LAS VEGAS--Last month, Marvel Entertainment and NCsoft announced the settlement of the comic book giant's lawsuit against the publisher of such online games as "City of Heroes" and "City of Villains" over whether player-created avatars can legally resemble Marvel trademark characters like the Hulk or Captain America.
At issue was the fact that the character creation engine of "City of Heroes allowed players to make their avatars look like whatever they wanted, and that could include Spider Man, Wolverine or just about anything else they could design themselves.
Marvel objected, alleging that the engine infringed on its intellectual property, and it sued in November 2004.
At the time, the online games community was aghast, saying essentially that a ruling in Marvel's favor would be tantamount to telling children they couldn't make a Spider Man suit for Halloween. And they said it would put the kibosh on virtually all player-created content in online games since just about any such content could conceivably be made to infringe on someone's IP.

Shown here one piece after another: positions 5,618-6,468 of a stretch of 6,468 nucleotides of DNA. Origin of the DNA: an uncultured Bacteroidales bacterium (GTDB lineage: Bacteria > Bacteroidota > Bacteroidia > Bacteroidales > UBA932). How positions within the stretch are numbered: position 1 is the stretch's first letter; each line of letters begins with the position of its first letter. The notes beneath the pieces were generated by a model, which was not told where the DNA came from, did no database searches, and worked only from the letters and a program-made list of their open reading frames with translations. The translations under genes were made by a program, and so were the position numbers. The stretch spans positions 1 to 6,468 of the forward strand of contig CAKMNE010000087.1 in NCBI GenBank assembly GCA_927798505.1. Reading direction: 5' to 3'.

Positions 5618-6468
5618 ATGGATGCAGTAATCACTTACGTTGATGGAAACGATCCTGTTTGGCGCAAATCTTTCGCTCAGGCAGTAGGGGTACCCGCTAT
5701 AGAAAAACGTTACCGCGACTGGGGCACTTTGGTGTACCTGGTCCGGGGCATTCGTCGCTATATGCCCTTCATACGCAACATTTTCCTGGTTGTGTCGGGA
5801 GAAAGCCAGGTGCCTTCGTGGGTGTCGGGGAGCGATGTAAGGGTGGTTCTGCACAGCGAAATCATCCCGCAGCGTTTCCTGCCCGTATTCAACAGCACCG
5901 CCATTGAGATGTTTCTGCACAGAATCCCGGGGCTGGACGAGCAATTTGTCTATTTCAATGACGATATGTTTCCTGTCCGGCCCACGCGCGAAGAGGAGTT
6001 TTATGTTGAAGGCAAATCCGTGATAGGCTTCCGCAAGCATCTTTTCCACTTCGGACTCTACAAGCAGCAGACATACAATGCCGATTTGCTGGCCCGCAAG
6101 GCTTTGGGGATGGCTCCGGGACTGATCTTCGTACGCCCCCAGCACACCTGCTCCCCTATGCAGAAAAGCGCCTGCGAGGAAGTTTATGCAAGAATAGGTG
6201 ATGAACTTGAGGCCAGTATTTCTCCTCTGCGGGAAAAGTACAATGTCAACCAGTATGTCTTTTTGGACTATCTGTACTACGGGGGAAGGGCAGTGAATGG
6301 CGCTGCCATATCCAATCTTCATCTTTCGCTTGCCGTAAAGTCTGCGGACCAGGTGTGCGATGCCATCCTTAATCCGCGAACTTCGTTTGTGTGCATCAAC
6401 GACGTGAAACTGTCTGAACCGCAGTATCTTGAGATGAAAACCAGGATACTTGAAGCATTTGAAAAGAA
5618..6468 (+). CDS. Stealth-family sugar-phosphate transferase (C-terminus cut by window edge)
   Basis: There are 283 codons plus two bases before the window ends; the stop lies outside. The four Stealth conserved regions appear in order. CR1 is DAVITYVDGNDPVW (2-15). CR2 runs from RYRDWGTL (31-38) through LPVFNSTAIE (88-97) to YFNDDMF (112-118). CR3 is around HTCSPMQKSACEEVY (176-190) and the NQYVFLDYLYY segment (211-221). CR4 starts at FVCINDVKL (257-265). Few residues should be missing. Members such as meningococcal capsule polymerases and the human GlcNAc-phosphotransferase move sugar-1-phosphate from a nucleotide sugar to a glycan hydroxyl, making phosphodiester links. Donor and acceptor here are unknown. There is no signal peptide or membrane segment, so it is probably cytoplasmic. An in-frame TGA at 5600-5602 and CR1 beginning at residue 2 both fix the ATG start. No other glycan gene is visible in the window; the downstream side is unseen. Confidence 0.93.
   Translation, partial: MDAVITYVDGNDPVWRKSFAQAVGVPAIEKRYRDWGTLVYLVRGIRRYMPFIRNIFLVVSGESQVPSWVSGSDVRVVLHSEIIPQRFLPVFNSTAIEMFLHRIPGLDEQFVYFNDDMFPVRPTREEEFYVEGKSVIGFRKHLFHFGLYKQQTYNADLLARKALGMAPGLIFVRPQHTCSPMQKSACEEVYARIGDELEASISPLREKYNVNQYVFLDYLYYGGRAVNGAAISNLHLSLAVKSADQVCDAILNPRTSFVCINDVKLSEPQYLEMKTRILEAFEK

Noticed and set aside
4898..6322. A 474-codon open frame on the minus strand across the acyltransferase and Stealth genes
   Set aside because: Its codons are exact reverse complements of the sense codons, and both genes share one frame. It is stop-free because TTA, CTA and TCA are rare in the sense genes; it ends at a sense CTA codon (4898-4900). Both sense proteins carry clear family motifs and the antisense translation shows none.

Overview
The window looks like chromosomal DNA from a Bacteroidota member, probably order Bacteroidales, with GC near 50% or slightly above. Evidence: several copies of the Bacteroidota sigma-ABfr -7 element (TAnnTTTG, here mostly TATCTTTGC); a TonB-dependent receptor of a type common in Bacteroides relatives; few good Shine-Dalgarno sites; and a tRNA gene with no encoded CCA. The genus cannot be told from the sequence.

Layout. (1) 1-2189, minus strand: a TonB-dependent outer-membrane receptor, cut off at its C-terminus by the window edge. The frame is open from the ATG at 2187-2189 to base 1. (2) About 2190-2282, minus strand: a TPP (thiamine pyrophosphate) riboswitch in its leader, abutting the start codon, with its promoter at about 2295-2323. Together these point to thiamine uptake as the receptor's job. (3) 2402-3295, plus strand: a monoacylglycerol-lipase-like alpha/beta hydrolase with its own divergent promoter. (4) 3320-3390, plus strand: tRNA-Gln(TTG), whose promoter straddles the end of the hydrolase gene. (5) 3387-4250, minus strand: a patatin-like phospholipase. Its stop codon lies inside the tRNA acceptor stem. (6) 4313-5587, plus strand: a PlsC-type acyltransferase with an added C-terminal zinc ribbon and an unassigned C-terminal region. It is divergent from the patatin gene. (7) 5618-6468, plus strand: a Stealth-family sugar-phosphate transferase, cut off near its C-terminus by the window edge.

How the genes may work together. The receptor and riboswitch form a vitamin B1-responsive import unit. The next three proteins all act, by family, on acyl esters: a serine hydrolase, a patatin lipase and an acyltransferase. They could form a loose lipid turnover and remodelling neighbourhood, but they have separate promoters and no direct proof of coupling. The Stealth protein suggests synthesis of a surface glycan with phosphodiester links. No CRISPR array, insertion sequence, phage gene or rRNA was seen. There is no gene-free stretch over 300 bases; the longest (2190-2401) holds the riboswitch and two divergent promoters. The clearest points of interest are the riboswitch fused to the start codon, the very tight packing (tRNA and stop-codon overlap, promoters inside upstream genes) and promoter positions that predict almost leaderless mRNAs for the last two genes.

Well, when the companies settled last month, the terms weren't disclosed.
NCsoft issued a press release at the time saying, "The parties' settlement allows them all to continue to develop and sell exciting and innovative products but does not reduce the players' ability to express their creativity in making and playing original and exciting characters."
Yet once again, the online games community and legal experts familiar with the case worried that the lack of disclosure about the terms would mean an ongoing fear of further lawsuits, either by Marvel or other rights holders against NCsoft or other online games publishers since no one knew what the real environment was going forward.
But at the Consumer Electronics Show here on Friday, NCsoft executive producer and online games pioneer Richard Garriott told CNET News.com that his company, other publishers and players would all be happy with the settlement. Further, he reiterated that the terms meant that everyone involved would be free to do what they'd been doing before the suit.
Of course, he wouldn't divulge any of the settlement terms, but from his demeanor, which bordered on a little swagger, it felt very much like NCsoft had been the winner and that Marvel had had to tuck its tail between its legs.
And for anyone interested in users' unfettered ability to create open-ended content, that is a very good thing.